Superbloom Fever

The Rock Safe Team | August 24, 2023 @ 12:00 AM

California’s Central Coast is awash with superbloom fever! Our recent months-long rains didn’t just save our state from extreme drought…they filled our depleted lakes and rivers, quenched our thirsty land, and restored our verdant mountains. Driving north up the 101 freeway in San Luis Obispo County, it’s easy to think we’re in heaven. To the left lies our stunning coastline sculpted with jagged cliffs, caves, and rock formations jetting out of deep blue ocean waters; to the right are newly lush green hills magnificently sunlit or shaded depending on any clouds floating above. Dotting the grass along the highway are wildflowers here and there--so beautiful--but this is just a teaser, an appetizer of sorts.

The pièce de résistance eagerly awaits unveiling. Not even Monet, himself, could capture the artistry of such an exquisitely vibrant landscape thickly blanketed in yellows, golds, oranges, reds, blues, and purples. Among the flowers you may see are poppies, lupines, common goldfields, California desert dandelions, baby blue eyes, tidy tips, fiddlenecks, blue dicks, purple owl’s clover, Great Valley phacelia, and variable linanthus. Whether you’re with the family or on a date, grab your camera and perhaps a picnic, and prepare to be overwhelmed by nature’s beauty.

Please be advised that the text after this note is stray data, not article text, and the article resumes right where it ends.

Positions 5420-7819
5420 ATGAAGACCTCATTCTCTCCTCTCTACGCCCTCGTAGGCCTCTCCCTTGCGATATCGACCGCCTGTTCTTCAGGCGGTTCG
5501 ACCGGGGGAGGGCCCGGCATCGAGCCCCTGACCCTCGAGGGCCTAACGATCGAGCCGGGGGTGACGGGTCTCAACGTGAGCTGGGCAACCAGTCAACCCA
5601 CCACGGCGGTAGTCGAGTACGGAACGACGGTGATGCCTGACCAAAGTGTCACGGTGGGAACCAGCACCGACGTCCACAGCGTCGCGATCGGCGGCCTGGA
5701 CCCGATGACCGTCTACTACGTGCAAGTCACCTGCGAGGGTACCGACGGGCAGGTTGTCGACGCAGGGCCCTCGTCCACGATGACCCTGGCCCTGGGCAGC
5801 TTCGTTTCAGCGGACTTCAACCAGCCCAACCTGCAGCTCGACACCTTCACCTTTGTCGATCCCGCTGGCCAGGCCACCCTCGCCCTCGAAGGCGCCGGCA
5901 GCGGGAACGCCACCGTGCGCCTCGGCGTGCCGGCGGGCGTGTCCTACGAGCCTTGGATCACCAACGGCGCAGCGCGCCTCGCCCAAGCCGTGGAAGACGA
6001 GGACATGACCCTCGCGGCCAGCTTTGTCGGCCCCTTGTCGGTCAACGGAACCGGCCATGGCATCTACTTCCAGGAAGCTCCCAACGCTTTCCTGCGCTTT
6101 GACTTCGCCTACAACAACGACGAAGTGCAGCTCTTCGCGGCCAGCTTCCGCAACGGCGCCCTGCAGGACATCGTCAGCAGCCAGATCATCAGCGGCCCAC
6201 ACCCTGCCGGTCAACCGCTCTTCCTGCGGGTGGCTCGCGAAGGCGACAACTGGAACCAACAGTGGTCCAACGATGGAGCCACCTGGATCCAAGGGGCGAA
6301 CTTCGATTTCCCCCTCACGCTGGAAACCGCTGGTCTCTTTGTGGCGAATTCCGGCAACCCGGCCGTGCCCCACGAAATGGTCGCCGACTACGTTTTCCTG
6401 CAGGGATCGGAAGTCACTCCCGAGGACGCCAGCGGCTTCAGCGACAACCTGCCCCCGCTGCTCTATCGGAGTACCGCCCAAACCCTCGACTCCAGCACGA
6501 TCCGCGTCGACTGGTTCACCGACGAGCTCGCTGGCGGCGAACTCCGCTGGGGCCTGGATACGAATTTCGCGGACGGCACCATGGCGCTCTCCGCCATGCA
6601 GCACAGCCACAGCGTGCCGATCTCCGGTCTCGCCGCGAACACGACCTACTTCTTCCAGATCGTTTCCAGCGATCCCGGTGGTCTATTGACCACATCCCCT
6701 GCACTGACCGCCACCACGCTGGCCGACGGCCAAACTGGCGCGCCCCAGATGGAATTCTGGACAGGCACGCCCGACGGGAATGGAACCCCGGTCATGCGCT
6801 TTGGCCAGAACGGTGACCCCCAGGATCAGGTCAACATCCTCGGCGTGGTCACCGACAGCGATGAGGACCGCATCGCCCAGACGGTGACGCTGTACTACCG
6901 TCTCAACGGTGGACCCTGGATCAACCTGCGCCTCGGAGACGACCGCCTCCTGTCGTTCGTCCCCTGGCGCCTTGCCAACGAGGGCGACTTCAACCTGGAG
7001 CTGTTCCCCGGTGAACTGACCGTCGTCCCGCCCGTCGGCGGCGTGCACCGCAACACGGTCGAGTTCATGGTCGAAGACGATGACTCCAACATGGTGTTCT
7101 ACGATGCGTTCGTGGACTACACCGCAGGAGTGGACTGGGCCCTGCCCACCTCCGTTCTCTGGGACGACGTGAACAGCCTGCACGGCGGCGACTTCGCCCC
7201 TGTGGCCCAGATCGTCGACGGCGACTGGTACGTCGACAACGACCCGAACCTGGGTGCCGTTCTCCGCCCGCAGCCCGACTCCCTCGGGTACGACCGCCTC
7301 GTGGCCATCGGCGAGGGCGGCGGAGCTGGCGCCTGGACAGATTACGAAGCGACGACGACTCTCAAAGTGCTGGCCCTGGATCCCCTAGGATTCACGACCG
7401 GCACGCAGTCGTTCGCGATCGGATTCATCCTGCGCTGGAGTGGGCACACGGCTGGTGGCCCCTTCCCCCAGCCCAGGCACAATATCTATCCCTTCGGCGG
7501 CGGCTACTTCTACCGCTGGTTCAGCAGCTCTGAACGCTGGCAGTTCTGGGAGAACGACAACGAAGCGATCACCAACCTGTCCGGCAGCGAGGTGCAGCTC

A superbloom is a phenomenon brought about when heavy rainfalls occur after drought, germinating a high proportion of dormant wildflower seeds and causing them to bloom simultaneously. The elapsed time between San Luis Obispo County’s 2019 superbloom and today’s spectacular event reminds us just how fortunate we are to receive such a gift.

Flowers as far as one can see can be viewed in the fields and hills along Highway 58, east of Santa Margarita on Shell Beach Road, extending out to La Panza Road and Bitterwater Road, including the Temblor Range foothills and the nearby Carrizo Plain. The superbloom can also be enjoyed within Montaña de Oro State Park, also off Highway 58 near Los Osos and California Valley. To preserve this beauty, park rangers request that people view respectfully and responsibly and take great care to walk among the flowers without harming them. Nature has bestowed upon us this priceless tapestry woven across the land. Clearly, good things are worth the wait.